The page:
Would you visit a circus that featured its “Small Top” tent? What if the 1988 Tom Hanks movie had been called Small, would USA sales have topped $115 million? Would you buy a CD by Notorious S.M.A.L.L.?
Apparently it’s good to think “big” as we do this a lot when we sell drinks. For example, we offer beer by the pitcher, margaritas by the pitcher, everything by the pitcher. And then there are 20-oz. or larger beers – $1.00 more for a double. Well, maybe it’s $2.00 now. We use oversized martini glasses or margarita glasses, serve wine in quarter-liter glass portions, sell large format bottles of beer, and on and on. It seems to me that these are sound selling tactics and I, as a consumer, am inclined to accept offers for a larger portion.
Contrast the “big” trend in drinking to the “small” trend in eating. Small plates are popular and whole concepts have been created around the small plate experience. The University of Massachusetts has switched exclusively to small plates for the 40,000 meals it serves daily. What is driving this?
There seem to be many reasons. Small plates fit our lifestyle. Small plates make it easy to sample, share, munch, taste, nosh, experiment with new flavors, eat light, eat healthy, eat heavy, control portions, make a meal, snack before a meal, snack after a meal – in short, the customer is in control. Sequence of service is gone. Boundaries and rules are gone. It’s fun. Eating meets Socializing.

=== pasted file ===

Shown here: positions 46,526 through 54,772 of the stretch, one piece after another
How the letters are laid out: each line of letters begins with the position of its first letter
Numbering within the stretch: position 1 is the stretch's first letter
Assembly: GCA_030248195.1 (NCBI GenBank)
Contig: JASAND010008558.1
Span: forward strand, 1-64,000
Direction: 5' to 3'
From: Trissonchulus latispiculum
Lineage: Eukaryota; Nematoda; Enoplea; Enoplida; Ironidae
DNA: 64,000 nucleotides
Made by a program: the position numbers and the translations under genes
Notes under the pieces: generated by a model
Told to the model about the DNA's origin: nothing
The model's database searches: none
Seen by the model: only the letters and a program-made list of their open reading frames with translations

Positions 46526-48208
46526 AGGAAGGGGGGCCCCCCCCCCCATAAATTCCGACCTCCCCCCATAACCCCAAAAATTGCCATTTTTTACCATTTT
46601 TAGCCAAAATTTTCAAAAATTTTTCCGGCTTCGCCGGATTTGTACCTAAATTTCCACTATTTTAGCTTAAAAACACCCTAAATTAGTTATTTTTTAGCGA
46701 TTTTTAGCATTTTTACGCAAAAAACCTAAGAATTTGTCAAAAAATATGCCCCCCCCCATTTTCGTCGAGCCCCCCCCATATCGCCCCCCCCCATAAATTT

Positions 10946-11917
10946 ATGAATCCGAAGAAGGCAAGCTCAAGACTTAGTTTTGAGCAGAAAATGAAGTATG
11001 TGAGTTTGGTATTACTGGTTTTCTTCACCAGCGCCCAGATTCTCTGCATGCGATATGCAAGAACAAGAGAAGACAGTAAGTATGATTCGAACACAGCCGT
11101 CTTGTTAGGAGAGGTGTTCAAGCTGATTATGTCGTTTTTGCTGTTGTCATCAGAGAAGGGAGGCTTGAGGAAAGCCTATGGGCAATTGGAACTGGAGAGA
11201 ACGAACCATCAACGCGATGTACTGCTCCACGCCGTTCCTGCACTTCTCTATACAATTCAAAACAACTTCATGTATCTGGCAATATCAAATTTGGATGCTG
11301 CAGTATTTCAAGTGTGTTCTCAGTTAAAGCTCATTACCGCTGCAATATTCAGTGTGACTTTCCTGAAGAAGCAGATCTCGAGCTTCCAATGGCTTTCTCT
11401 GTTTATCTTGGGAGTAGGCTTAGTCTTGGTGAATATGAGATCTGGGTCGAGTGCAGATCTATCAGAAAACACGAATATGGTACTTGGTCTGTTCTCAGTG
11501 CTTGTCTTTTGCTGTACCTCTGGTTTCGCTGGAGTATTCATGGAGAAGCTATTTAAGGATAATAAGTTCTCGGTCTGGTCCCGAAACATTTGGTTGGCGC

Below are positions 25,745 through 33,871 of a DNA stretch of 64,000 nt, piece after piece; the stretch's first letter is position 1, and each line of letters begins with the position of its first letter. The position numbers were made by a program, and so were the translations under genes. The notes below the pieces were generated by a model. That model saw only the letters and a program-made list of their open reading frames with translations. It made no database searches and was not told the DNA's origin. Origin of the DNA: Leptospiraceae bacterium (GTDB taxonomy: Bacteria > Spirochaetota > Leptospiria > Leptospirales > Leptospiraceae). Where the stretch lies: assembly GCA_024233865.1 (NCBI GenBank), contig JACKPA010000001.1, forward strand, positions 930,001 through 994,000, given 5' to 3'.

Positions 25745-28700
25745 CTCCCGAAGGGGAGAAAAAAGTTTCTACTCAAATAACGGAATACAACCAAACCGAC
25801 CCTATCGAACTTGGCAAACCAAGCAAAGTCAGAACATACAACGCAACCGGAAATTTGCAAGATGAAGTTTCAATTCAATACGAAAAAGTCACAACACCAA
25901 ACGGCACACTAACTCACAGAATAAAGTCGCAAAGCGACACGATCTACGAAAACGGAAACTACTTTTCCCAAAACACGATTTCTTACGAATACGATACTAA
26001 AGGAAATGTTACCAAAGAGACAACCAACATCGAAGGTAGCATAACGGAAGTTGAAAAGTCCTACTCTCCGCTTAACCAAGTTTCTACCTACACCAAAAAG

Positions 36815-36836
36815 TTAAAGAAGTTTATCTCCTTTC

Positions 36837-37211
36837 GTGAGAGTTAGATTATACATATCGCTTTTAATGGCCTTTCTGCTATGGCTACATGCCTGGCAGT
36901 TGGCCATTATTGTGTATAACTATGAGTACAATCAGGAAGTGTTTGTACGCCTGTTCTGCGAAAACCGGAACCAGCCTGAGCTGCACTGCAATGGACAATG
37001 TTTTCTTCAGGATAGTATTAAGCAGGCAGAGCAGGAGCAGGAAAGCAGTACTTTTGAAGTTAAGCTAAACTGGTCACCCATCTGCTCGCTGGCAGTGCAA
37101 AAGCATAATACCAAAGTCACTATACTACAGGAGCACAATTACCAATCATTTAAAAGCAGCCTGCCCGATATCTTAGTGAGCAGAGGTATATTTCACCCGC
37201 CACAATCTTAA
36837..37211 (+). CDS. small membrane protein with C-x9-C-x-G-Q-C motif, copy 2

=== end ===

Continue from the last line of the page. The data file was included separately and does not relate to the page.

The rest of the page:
Sound familiar? Doesn’t this describe the bar experience?
OK, so here is what I’m getting at: where is the sampling, tasting, controlling portions, and sharing on the cocktail menu? Some beverage menus offer tastings for beer, wine, and spirits. Great. These educate the consumer and meet a couple of the trends mentioned above.
But what about cocktails? Usually we offer only regular sized, or sometimes regular and extra large (pitchers) sizes. Perhaps you’re thinking, “Don’t be silly. Small portions of cocktails won’t work. What about all that labor for one-third the price; and we don’t have the right size glass, how does the garnish fit, the straw is too big . . . are you kidding?”
Good question. But your cocktails are the most creative and unique offering behind the bar, right? Don’t you want people to sample them?
Consider this small new way to get customers to try your best items while increasing checks and enhancing the guest experience. The push to sample, experiment, share, and control the portion and the experience is upon us. You’ll be ahead of the curve if you find ways to make the most of this trend.Grill Ventures Consulting, Inc.